Sun Sentinel – Scott Travis, reporter – September 17, 2017 – The Palm Beach County School District has lost what’s likely its final appeal in its attempt to keep out a charter school.
The state Supreme Court issued a brief memo Tuesday, declining to take up the school district’s case against Florida Charter Education Foundation. The foundation wants to open a Charter Schools USA-managed Renaissance School in the west Delray Beach area, but the school district denied its application.
The state Department of Education sided with the charter school, as did the Fourth District Court of Appeal in a January ruling. The Supreme Court’s refusal to hear the case means the lower court’s decision stands.
“The Florida Supreme Court had the discretion either to take the case or not; the court did not explain its reasoning for declining to take the case,” district spokeswoman Kathy Burstein said.
A spokeswoman for the Renaissance charter school said there is no target date yet for when the school plans to open.
“We are obviously pleased,” said Rod Jurado, chairman of the Florida Charter Educational Foundation. “Finally, Palm Beach County taxpayer dollars can go toward educating students instead of financing frivolous lawsuits. We look forward to putting this behind us so that we can work positively with the school board toward doing what is best for students.”
The School Board had rejected Renaissance and several other schools, citing a provision in state law that says charter schools should be innovative. But state education officials and courts have said Palm Beach County doesn’t have the authority to make that call.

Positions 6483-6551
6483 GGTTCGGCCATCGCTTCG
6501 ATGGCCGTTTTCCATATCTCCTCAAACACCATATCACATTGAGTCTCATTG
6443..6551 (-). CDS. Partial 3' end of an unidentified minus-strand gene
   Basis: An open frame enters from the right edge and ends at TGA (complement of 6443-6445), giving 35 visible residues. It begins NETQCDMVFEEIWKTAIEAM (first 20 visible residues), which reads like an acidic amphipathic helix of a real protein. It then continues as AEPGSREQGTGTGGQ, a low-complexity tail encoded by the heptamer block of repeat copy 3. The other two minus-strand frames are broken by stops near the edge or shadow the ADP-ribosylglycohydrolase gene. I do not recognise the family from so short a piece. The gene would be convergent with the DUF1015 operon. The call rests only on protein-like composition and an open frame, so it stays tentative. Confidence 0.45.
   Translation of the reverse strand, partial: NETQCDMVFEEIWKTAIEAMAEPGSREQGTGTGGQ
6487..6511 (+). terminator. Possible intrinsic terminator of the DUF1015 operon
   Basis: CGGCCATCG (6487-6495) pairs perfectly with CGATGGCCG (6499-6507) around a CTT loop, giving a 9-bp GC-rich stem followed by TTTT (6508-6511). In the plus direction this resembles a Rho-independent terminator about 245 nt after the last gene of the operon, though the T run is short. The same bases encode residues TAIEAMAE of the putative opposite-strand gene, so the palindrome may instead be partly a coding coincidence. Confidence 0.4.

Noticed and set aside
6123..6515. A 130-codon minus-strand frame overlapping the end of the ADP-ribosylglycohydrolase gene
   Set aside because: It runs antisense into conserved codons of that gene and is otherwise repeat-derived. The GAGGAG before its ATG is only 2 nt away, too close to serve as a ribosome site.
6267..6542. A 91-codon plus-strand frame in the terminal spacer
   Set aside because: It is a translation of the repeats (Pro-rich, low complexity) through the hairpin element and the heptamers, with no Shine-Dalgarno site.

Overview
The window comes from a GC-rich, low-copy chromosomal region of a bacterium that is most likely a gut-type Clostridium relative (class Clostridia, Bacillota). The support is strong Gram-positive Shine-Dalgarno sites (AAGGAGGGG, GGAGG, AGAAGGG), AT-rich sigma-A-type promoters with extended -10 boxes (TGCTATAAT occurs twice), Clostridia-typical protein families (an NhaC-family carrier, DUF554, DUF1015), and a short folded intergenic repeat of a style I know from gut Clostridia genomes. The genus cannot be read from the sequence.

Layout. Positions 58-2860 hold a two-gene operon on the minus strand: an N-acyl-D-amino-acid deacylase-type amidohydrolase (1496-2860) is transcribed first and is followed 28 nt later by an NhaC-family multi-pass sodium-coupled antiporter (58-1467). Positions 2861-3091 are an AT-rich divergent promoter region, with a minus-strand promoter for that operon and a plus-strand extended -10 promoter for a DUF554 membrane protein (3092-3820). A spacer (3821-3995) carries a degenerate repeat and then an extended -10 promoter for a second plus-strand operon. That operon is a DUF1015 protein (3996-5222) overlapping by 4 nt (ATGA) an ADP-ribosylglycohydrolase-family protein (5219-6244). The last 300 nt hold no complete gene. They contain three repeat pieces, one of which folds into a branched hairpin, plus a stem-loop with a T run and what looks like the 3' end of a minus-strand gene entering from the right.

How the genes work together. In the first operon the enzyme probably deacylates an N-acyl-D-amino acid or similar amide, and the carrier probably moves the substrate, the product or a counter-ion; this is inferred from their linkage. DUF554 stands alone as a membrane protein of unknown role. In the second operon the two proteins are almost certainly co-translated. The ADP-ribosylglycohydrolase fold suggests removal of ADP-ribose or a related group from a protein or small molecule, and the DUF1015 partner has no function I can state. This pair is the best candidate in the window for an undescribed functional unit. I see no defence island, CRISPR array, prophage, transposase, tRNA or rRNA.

The Palm Beach County School Board has generally supported charter schools that offer a niche, such as targeting high-poverty students or ones with autism, but has opposed in recent years ones managed by for-profit companies such as Charter Schools USA.
The company operates six charter schools in the county, which opened before the School Board first decided in late 2014 to stop approving new applications.
The school district had argued that the authority to approve charter schools belongs to local elected boards, not the appointed State Board of Education. Such a decision “takes out of the hands of local voters the ability to hold local board members accountable for this aspect of the county’s school system,” the district argued.
That same concern will likely be examined again in Florida courts as several districts are suing the state over a new law that requires school districts to share property taxes with charter schools.